Man in fraud case gets released
By Peter Boylan
Advertiser Staff Writer
By Peter Boylan
A Honolulu man accused of trying to bilk an investor out of $100 million was released from federal custody yesterday after his parents put their house up for forfeit in the event he tries to flee the state.
Syed K. Qadri, 33, and his wife, Patricia M. Roszkowski, were indicted on four counts of wire fraud along with Jeffrey Greenhut and Ruben Carrillo Gonzalez on Aug. 31. Qadri was released yesterday into the custody of his father, Sayed Tahir Qadri of Haymarket, Va., after he posted a $500,000 bond tied to the elder Qadri's home.
Assistant U.S. attorney Chris A. Thomas, who is prosecuting the case, declined comment, citing an ongoing criminal investigation.
Roszkowski was released Aug. 31 after posting a $100,000 bond. Greenhut has been released in San Diego, and Gonzalez remains in custody in Arizona.
"We are looking forward to proving our innocence," said Roszkowski, in an interview outside of court last week.
Roszkowski and Qadri are forbidden from working with investments, leaving the island of O'ahu, or contacting former investors or other company employees.
According to the indictment, the couple used two companies — Amasse Capital LLC and Solomon & Co. — along with a false prospectus filed with the Securities and Exchange Commission to create the illusion they were at the helm of several high volume securities trading firms in a high-yield investment scheme.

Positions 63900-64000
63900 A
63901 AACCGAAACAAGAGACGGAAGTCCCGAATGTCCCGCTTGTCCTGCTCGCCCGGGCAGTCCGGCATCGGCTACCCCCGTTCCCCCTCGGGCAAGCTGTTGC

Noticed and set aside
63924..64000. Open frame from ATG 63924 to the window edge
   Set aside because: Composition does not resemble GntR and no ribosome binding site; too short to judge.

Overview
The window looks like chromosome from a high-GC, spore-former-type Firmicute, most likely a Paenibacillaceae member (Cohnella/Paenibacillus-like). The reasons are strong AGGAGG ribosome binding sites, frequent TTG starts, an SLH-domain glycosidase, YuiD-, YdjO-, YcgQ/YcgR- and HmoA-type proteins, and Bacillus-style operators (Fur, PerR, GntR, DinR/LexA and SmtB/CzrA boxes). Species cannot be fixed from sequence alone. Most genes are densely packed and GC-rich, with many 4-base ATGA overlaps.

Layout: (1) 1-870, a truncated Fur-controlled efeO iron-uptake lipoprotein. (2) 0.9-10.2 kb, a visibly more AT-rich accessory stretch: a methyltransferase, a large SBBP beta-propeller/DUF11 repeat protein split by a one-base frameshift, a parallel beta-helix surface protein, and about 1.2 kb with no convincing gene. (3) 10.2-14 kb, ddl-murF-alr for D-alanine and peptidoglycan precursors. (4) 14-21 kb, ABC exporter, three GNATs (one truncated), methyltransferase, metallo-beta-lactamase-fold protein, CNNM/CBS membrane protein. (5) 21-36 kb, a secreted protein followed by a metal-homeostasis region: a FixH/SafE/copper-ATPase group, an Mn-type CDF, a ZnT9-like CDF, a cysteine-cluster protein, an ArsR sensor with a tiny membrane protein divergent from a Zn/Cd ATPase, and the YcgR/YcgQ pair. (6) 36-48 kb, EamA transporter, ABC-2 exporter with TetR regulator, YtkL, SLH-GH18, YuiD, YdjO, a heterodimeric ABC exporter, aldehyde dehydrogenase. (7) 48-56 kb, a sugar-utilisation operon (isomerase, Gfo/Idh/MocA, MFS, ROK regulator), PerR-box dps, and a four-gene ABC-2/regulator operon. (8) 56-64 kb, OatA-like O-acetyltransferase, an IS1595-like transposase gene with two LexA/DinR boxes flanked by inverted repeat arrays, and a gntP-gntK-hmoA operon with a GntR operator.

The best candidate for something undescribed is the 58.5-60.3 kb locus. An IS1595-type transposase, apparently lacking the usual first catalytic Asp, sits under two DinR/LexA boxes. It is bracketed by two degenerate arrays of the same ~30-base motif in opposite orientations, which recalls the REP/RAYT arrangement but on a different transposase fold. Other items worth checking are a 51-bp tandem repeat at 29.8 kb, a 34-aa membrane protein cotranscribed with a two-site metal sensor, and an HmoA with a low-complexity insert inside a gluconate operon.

Qadri, Roszkowski and Greenhut claimed to have more than a decade of experience in international finance, mergers and acquisitions, securities trading venture capital and asset management. According to the indictment, none of them had any of the experience they claimed. And none are licensed to trade securities in Hawai'i, according to the state Department of Commerce and Consumer Affairs.
As part of the alleged scheme, the couple told an investor they traded an average of $500 million every two days and up to $10 billion in volume per month. The investor was told his $100 million investment was guaranteed and risk-free, and that he would receive annual returns of at least 60 percent with the possibility of 100 percent to 400 percent monthly rates of return, according to the indictment.
Reach Peter Boylan at email@example.com.